Preferably, the copolymers used in accordance with the invention contain 0 to 75 mole %, preferably 10 to 60 mole % and quite especially preferred, 25 to 50 mole % of a non-ionic monomer.
Other polymers can also possibly be added to the polymers to be used in accordance with the invention, so long as there remains a sufficient swelling capability in the salt containing water. Acrylic acid and other polymerizable carboxylic acids should not be added, or at least only in slight quantities, to the polymers to be used in accordance with the invention.
In a preferred embodiment of the current invention, the polymers are cross-linked. Suitable as cross linking agents are preferably all multifunctional cross-linking agents. Especially preferred are those cross-linking agents with at least two olefinic unsaturated double bonds.
Viable cross-linking agents along with their application are described, for example, in the document DE 100 41 394.3, in particular on page 5, in the before last paragraph, which is hereby introduced as a reference and is therefore to be considered as a part of the disclosure.
The degree of cross-linking quite substantially influences viscosity and thus, the adhesion properties of the resulting polymer.
Preferred compositions of the polymers to be used in accordance with the invention are comprised of at least
After polymerization, at least one residual monomer eradicator is preferably added to the polymers to be used in accordance with the invention.
Such an additive considerably enhances the environmental compatibility of the polymer additives used in fire extinguishing water applications.
Residual monomer eradicators, in the sense of the current invention, are substances that modify the polymerizable monomers by chemical reaction in such a manner that they are no longer polymerizable, so that they no longer represent monomers. To this end, substances can be used that react with the double bonds contained in the monomers and/or substances that can introduce further polymerization.
Residual monomer eradicators, in the sense of the current invention, are disclosed in detail in the German patent application DE 100 41 395.1, in particular on pages 6 through 7, which is hereby introduced as reference and is therefore to be considered as a part of the disclosure.
The polymers at least partially containing sulfonic acid groups are added to the saline fire extinguishing water preferably at a quantity of 0.25 to 10 weight %, more preferably at 0.5 to 5 weight %, especially preferred at a quantity of 1 to 3 weight % relative to the fire extinguishing water charged with polymer.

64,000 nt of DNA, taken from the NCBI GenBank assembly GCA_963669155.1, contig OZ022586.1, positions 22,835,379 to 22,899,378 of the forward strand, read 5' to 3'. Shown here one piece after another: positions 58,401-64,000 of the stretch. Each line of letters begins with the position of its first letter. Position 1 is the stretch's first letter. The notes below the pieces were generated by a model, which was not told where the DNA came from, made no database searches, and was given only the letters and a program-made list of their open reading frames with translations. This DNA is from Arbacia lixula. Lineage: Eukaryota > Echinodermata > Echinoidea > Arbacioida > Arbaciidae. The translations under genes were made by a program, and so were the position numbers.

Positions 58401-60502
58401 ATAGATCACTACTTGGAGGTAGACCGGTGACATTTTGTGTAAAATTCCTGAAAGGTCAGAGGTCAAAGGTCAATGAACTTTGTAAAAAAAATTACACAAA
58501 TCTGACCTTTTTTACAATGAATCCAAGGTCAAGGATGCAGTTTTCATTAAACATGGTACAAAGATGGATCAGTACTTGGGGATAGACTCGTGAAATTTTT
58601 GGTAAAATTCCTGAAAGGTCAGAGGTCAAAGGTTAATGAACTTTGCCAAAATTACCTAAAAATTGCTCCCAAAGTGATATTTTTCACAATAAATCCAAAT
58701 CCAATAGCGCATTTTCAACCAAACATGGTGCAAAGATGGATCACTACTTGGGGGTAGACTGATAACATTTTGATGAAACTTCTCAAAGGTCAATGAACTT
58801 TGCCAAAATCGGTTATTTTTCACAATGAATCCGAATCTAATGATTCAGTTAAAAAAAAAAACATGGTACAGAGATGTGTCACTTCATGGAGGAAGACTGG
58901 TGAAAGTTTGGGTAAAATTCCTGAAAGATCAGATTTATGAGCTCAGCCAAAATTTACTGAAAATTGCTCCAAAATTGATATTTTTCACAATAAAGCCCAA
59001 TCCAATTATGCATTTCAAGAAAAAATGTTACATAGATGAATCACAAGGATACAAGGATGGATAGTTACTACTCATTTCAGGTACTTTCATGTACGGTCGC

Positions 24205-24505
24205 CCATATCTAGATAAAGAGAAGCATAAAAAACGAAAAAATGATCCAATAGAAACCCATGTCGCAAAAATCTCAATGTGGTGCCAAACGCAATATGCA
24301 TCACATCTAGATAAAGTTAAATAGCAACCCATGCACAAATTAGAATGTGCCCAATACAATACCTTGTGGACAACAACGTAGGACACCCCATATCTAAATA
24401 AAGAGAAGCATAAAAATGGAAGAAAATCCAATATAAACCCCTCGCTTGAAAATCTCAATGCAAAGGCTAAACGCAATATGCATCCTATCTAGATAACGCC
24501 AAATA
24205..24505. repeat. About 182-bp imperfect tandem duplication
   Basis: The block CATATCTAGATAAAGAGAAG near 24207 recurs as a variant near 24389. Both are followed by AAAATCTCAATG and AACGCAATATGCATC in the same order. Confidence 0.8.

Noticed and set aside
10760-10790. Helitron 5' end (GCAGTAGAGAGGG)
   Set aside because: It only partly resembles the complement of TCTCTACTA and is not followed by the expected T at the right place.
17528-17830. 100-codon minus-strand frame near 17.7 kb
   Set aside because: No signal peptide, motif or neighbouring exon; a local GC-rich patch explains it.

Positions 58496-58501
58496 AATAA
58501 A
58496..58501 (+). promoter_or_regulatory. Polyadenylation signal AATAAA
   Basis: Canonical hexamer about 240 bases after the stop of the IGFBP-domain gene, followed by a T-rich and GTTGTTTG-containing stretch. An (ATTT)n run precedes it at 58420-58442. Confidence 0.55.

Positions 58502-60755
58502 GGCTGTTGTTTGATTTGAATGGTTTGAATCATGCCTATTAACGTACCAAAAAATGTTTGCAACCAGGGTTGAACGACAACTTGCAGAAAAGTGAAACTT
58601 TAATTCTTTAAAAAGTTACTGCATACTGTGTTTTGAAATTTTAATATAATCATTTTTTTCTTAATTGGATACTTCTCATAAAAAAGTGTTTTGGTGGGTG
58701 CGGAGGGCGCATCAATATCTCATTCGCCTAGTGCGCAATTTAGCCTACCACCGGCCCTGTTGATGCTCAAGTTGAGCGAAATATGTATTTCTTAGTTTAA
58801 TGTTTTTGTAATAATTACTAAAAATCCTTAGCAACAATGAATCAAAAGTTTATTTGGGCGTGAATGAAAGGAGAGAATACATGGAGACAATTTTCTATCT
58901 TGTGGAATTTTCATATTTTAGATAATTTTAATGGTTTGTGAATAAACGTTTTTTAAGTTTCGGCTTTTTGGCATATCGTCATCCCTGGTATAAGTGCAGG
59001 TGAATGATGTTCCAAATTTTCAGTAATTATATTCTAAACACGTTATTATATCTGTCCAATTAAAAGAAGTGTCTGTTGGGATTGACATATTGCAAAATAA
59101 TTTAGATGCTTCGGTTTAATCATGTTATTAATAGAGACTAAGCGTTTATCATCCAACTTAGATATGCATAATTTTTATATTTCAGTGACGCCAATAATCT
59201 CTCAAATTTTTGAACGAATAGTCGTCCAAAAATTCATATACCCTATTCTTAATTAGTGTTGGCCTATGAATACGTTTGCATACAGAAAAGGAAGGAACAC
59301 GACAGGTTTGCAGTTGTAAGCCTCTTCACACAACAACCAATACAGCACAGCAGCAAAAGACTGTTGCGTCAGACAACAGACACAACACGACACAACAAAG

Preferably, the polymers to be used in accordance with the invention occur as water-in-oil polymer dispersion or as water-in-water polymer dispersion.
The additives in accordance with the invention are preferably used in the form of water-in-oil or water-in-water polymer dispersions which are added to the fire extinguishing water as the primary dispersion. The designated primary dispersions effect an acceleration of the intermixing and swelling processes in an advantageous manner.
Water-in-oil polymer dispersions in the sense of the current invention and processes for the production thereof are described in the patent EP 0 774 279 B1, for example on page 3, lines 3 through 55 and on pages 7 through 8, as well as in the German patent DE 100 41 395.1, for example on pages 3 through 5, which are hereby introduced as references and are therefore to be considered as an integral part of the disclosure.
Water-in-oil polymer dispersions are comprised of a continuous oil phase in which the particles of a largely cross-linked water swellable polymer are dispersed. The polymer particles normally exhibit particle sizes ranging from 0.1 to 10 μm, preferably smaller than 2 μm, which yield extremely brief swelling periods of less than 3 seconds.
These dispersions are preferably produced by reversed phase emulsion polymerization. By adding water-in-oil emulsifiers in a continuous, practically non-water-miscible organic phase, finely divided cross-linked, water swellable polymers are thereby produced. For the production of such polymers, the monomers from the organic phase are added as aqueous monomer solution, comprised of suitable monomers and preferably of at least one bifunctional cross-linking agent. In principle, all substances for reversed phase emulsion polymerization known to the person skilled in the art can be used as the organic phase. Such organic phases are specified, for example, in the German patent DE 100 41 395.1, page 4, last paragraph, which is hereby introduced as a reference and is therefore to be considered as an integral part of the disclosure.
Water-in-water polymer dispersions in the sense of the current invention and processes for the production thereof are described in the patents EP 670 333 B1, EP 761 701 B1 and in EP 664 302 B1 as well as in the German patent DE 100 41 394.3, which are hereby introduced as references and are therefore to be considered as an integral part of the disclosure.
In the case of water-in-water polymer dispersions, we are dealing with a class of products which is produced by polymerization in the liquid phase, for example, by emulsion or suspension polymerization. Hereby, monomers or a monomer solution are/is added to an aqueous phase containing at least one dispersing agent and the mixture resulting from this is polymerized. The particle size of the polymers from these primary dispersions lie in the range of 0.05 to 10 μm, preferably in the range of 0.5 to 5 μm, quite especially preferred, in the range of 0.5 to 2 μm. Dispersing agents and the application thereof are described, for example, in the first two paragraphs on page 6 of the German patent DE 100 41 394.3.
Water-in-water polymer dispersions for the prevention of fire have the advantage that such dispersions are ecologically superior on the one hand, and they exhibit less flammable components on the other.
Especially well suited are the water-in-oil and water-in-water polymer dispersions with polymer particles whose largest dimension amounts to less than 10 μm, preferably to less than 2 μm and especially preferred, to less than 1 μm.
The swelling period for such polymer dispersions to be used in accordance with the invention preferably amounts to no more than 3 minutes, especially preferred to no more than 30 seconds and quite especially preferred, to no more than 10 seconds.